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CD Projekt Red uses DMCA notices to stop spread of stolen Gwent source code

CD Projekt Red is issuing DMCA takedown notices to Twitter users sharing links to the company’s stolen data.

The Cyberpunk 2077 creator was the victim of a ransomware attack early this month, with hackers successfully copying the source code for all of CD Projekt’s recent titles, including an unreleased version of The Witcher 3, potentially an updated next-gen console edition.

The stolen data was later sold in a dark web auction for an undisclosed sum.

In an attempt to prevent the stolen data from spreading further, CD Projekt Red is sending takedown notices to users sharing links to the stolen source code for Gwent, according to a Vice report.

“Description of infringement: Illegally obtained source code of Gwent: The Witcher Card Game. Posted without authorisation, not intended to be released to the public,” reads the DMCA notice.

Upon receiving the DMCA notices, both Tweets containing links to the stolen data were removed by Twitter. One user who received the notice said their Tweet contained a link to a torrent for the stolen Gwent source code.

The data was stolen in a cyberattack that took place earlier this month. CDPR revealed the nature of the attack via Twitter, taking the unusual step of sharing the hacker’s ransom note.

The note gave CDPR 48 hours to respond, with the company replying that it had no intention of negotiating.

“Yesterday we discovered that we have become a victim of a targeted cyber attack, due to which some of our internal systems have been compromised,” read CDPR’s statement.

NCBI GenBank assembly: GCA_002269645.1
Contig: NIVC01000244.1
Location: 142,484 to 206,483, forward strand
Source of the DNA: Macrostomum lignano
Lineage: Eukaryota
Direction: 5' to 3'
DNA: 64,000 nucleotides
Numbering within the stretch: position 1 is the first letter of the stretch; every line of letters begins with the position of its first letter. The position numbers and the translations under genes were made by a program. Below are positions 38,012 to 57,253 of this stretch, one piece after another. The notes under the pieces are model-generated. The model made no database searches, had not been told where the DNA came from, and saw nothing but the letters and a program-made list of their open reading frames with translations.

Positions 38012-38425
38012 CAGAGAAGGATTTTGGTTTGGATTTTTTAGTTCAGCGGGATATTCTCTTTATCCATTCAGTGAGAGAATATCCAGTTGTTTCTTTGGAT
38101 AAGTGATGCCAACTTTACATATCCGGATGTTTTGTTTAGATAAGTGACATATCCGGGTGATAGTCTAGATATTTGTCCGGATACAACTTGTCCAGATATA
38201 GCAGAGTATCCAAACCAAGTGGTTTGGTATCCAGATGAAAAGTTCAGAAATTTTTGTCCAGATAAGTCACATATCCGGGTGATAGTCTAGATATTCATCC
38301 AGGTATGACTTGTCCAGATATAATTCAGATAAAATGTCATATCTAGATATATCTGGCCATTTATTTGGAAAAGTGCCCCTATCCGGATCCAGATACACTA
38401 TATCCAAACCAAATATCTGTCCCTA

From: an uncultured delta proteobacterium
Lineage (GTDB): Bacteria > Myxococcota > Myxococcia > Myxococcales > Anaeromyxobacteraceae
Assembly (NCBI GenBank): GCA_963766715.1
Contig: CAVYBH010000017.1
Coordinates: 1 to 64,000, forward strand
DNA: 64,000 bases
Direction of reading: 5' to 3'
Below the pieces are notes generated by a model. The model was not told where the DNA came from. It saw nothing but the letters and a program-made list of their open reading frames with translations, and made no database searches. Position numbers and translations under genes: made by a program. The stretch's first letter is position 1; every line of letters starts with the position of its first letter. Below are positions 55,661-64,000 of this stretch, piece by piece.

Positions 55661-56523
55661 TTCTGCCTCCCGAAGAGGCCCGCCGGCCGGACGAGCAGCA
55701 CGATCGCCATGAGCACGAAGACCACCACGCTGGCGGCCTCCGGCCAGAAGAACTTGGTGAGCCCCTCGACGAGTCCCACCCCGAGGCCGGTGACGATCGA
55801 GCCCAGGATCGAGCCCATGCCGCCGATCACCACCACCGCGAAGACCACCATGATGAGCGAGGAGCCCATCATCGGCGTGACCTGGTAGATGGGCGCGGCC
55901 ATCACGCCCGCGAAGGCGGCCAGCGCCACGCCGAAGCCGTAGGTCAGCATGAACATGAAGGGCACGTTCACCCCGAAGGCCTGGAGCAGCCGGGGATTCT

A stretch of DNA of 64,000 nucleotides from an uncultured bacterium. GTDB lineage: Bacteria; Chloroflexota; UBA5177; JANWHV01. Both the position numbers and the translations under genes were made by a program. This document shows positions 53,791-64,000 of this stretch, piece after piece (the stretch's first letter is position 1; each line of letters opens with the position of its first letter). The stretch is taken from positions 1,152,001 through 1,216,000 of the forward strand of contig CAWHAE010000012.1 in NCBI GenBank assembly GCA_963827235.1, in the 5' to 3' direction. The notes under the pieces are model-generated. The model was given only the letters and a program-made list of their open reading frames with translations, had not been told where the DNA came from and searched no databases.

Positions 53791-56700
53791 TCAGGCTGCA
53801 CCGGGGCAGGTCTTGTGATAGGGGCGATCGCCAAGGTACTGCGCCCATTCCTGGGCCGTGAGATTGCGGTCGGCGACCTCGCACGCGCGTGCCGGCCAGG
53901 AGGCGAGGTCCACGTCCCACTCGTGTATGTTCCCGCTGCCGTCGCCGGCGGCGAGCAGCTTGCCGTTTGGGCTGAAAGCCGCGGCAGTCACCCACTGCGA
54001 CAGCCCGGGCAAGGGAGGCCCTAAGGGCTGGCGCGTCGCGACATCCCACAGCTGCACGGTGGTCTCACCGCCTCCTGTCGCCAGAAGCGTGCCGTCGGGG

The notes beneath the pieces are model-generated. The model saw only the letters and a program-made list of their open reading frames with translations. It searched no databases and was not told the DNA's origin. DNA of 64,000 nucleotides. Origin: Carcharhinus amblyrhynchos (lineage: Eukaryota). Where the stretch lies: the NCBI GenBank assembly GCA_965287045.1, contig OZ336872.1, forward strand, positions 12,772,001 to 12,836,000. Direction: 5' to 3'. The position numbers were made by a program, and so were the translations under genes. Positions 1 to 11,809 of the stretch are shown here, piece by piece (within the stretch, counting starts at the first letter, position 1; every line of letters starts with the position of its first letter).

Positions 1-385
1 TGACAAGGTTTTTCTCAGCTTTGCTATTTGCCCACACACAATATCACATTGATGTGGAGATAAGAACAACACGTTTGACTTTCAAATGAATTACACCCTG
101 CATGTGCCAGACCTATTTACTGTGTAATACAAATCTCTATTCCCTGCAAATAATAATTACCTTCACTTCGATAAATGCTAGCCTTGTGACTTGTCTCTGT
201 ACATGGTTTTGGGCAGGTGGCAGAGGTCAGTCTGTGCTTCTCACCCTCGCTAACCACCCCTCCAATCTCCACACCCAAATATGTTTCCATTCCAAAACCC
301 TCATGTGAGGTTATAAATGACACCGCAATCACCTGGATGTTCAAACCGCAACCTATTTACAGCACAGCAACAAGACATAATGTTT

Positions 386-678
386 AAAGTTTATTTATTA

“An unidentified actor gained unauthorized access to our internal network, collected certain data belonging to CD Projekt capital group, and left a ransom note the content of which we release to the public. Although some devices in our network have been encrypted our back remains intact. We have already secured our IT infrastructure and begun restoring the data.

“We will not give into the demands nor negotiate with the actor, being aware that this may eventually lead to the release of the compromised data. We are taking necessary steps to mitigate the consequences of such a release, in particular by approaching any parties that meny be addicted due to the breach.

“We are still investigating the incident , however at this time we can confirm that – to our best knowledge – the compromised systems did not contain any personal data of our players or users of our services.

“We have already approached the relevant authorities, including law enforcement and the President of the Personal Data Protection Office, as well as IT forensic specialists, and we will closely cooperate with them in order to fully investigate this incident.”


About Chris Wallace

Chris is a freelancer writer and was MCV/DEVELOP's staff writer from November 2019 until May 2022. He joined the team after graduating from Cardiff University with a Master's degree in Magazine Journalism. He can be found on Twitter at @wallacec42, where he mostly explores his obsession with the Life is Strange series, for which he refuses to apologise.

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